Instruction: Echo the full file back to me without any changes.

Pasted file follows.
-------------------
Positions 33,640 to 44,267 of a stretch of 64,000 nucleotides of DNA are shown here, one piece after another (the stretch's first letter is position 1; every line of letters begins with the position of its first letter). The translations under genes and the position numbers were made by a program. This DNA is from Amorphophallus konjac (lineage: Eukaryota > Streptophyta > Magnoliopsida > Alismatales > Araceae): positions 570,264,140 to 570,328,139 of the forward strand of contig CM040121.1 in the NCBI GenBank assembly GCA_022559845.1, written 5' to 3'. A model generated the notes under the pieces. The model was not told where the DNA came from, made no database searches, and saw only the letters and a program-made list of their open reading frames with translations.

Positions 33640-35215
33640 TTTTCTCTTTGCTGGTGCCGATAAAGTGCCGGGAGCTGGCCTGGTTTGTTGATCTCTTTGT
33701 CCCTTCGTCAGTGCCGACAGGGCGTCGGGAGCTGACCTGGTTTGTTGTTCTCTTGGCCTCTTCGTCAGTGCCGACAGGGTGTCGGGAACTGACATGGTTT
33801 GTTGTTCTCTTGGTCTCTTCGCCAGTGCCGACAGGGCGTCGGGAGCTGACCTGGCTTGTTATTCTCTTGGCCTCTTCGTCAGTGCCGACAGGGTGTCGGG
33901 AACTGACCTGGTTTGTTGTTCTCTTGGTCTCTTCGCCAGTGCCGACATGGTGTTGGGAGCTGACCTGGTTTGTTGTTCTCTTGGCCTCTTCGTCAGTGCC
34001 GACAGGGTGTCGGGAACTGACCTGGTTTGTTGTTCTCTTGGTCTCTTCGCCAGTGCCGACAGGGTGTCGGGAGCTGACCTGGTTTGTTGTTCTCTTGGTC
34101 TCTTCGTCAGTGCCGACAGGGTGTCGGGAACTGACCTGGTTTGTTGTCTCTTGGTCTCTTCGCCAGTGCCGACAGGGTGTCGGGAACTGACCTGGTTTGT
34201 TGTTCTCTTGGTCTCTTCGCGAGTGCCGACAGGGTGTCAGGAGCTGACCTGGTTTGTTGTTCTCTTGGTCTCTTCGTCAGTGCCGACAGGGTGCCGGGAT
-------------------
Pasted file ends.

Positions 33,640 to 44,267 of a stretch of 64,000 nucleotides of DNA are shown here, one piece after another (the stretch's first letter is position 1; every line of letters begins with the position of its first letter). The translations under genes and the position numbers were made by a program. This DNA is from Amorphophallus konjac (lineage: Eukaryota > Streptophyta > Magnoliopsida > Alismatales > Araceae): positions 570,264,140 to 570,328,139 of the forward strand of contig CM040121.1 in the NCBI GenBank assembly GCA_022559845.1, written 5' to 3'. A model generated the notes under the pieces. The model was not told where the DNA came from, made no database searches, and saw only the letters and a program-made list of their open reading frames with translations.

Positions 33640-35215
33640 TTTTCTCTTTGCTGGTGCCGATAAAGTGCCGGGAGCTGGCCTGGTTTGTTGATCTCTTTGT
33701 CCCTTCGTCAGTGCCGACAGGGCGTCGGGAGCTGACCTGGTTTGTTGTTCTCTTGGCCTCTTCGTCAGTGCCGACAGGGTGTCGGGAACTGACATGGTTT
33801 GTTGTTCTCTTGGTCTCTTCGCCAGTGCCGACAGGGCGTCGGGAGCTGACCTGGCTTGTTATTCTCTTGGCCTCTTCGTCAGTGCCGACAGGGTGTCGGG
33901 AACTGACCTGGTTTGTTGTTCTCTTGGTCTCTTCGCCAGTGCCGACATGGTGTTGGGAGCTGACCTGGTTTGTTGTTCTCTTGGCCTCTTCGTCAGTGCC
34001 GACAGGGTGTCGGGAACTGACCTGGTTTGTTGTTCTCTTGGTCTCTTCGCCAGTGCCGACAGGGTGTCGGGAGCTGACCTGGTTTGTTGTTCTCTTGGTC
34101 TCTTCGTCAGTGCCGACAGGGTGTCGGGAACTGACCTGGTTTGTTGTCTCTTGGTCTCTTCGCCAGTGCCGACAGGGTGTCGGGAACTGACCTGGTTTGT
34201 TGTTCTCTTGGTCTCTTCGCGAGTGCCGACAGGGTGTCAGGAGCTGACCTGGTTTGTTGTTCTCTTGGTCTCTTCGTCAGTGCCGACAGGGTGCCGGGAT